If our Congressional leaders want to promote a true pro-life agenda, one of the easiest ways to do this would be to continue or increase current levels of funding for overseas family planning programs. Moreover, it would also be in the economic and security interests of the American people.

As access to family planning services improves, so do markers of economic growth and development. Women in poor countries can take greater advantage of business and educational opportunities once they can control the timing and spacing of their pregnancies. Their children are also more likely to attend and to graduate from school, giving them an additional chance to break the cycle of poverty.

Over the last thirty years, those developing countries that have experienced the most rapid economic growth are the same countries that have well-funded and widely-accessible family planning programs. And that is good for the US.

As countries develop economically, they become more stable politically. Their leaders and their citizens become more friendly to American interests and values, particularly if they feel that this growth is associated with US-supported initiatives like family planning programs. Moreover, as countries develop economically, new markets open for American goods and services.

I suspect that foreign aid programs like family planning services are on the chopping block primarily because our leaders do not feel that they promote the economic or security interests of the US, at least in the short term. They would rather spend our increasingly limited resources creating jobs here at home or buying weapons to be used overseas.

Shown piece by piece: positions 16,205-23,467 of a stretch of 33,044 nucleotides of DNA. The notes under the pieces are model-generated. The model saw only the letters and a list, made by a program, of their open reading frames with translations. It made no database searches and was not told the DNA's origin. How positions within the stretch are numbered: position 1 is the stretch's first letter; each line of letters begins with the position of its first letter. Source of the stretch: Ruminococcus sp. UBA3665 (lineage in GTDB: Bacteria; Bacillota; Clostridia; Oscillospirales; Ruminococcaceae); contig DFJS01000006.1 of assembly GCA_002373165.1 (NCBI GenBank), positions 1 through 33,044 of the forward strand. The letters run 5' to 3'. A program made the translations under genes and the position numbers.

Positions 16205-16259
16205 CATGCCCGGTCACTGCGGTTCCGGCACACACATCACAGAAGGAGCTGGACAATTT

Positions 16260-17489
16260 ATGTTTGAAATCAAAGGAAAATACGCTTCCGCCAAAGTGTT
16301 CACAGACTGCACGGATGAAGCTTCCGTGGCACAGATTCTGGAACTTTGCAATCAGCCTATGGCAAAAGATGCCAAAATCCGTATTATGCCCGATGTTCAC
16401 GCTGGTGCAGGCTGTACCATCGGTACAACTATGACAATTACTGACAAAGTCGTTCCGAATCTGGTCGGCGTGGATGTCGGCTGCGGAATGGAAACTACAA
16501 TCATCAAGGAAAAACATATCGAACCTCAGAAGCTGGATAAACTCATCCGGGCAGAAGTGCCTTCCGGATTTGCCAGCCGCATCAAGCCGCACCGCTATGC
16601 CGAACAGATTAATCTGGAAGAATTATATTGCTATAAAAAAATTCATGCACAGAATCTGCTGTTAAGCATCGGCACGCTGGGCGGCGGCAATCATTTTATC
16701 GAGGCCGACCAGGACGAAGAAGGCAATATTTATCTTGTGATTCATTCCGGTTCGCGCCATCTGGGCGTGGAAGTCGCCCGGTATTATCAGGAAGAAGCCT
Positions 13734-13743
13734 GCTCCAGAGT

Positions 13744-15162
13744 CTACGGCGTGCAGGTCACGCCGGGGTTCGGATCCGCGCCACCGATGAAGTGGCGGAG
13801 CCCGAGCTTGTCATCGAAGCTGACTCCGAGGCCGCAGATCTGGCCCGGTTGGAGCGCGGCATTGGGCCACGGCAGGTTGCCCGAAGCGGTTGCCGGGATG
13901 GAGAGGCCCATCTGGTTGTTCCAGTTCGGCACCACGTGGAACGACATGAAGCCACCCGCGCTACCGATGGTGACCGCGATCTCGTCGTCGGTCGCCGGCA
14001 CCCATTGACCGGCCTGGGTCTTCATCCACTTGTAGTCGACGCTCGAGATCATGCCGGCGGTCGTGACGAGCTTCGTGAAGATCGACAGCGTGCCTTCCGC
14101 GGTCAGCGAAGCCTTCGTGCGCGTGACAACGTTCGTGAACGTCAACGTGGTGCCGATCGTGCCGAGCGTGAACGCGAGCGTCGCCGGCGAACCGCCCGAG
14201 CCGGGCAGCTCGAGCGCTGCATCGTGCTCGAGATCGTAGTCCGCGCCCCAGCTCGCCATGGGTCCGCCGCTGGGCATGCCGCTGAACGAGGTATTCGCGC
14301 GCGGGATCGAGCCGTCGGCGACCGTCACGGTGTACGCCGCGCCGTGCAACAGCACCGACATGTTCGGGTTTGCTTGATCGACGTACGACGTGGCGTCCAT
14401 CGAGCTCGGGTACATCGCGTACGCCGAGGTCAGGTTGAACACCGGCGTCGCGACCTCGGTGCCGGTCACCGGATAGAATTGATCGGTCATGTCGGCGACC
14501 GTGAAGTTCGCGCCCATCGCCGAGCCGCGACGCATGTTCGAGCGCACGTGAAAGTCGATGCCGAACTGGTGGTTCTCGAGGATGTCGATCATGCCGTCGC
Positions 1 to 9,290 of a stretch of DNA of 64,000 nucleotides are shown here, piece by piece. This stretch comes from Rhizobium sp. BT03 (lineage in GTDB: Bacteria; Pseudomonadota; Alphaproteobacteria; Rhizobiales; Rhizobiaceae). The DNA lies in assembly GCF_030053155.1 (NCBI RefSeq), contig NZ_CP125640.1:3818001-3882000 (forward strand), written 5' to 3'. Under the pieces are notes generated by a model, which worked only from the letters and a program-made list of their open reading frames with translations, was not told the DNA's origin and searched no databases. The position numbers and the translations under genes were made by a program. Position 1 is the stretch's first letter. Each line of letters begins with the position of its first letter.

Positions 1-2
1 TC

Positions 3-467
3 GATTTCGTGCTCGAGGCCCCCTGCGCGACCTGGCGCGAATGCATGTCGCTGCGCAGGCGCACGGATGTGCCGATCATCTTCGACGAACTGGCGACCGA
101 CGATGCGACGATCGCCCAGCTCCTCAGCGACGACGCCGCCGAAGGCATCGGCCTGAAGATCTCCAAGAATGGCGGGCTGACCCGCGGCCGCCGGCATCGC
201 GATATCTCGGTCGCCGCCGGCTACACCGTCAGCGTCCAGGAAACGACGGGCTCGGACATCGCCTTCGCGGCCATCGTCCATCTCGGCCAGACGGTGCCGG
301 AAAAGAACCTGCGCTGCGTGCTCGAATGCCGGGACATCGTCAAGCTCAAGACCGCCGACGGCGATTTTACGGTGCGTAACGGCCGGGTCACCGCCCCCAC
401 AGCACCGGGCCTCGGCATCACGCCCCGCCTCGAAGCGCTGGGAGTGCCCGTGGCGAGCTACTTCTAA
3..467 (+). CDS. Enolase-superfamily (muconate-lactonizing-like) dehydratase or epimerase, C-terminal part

I think they are wrong. In the long term, family planning programs like these promote American security and economic interests in ways that are more efficient and cost-effective than providing military aid to Pakistan or tax breaks for US corporations.

[This blog entry was originally presented as an oral commentary on Northeast Public Radio on August 4, 2011. It is also available on the WAMC website .]

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About Sean Philpott-Jones

A public health researcher and ethicist by training, Sean holds advanced degrees in microbiology, medical anthropology, and bioethics. He is currently Chair of the Bioethics Department at Clarkson University's Capital Region Campus and Director of the Bioethics Program of Clarkson University-Icahn School of Medicine at Mount Sinai, and Director of two Fogarty-funded programs to provide research ethics education in Eastern Europe and in the Caribbean Basin. Until his term expired in August 2012, he served as Chair of the US Environmental Protection Agency’s Human Studies Review Board, an advisory panel that reviews the scientific and ethical aspects of research involving human participants submitted to the EPA for regulatory purposes.
This entry was posted in Policy, Reproductive Rights, Women. Bookmark the permalink.

One Response to Waging War on Poor Women, Part 2

  1. Stacey Pulk says:

    You are so right. Not only are the risks in “back alley” abortions critical on acute, but to go to term with a complicated pregnancy can also lead to death of the mother, child or both. Most of the developing and underdeveloped countries lack even the basic surgical ability to intervene with C-sections or emergancy intervention in these situations. The lack of financial priority only reinforces the notion that globally, women are the step-children of the world.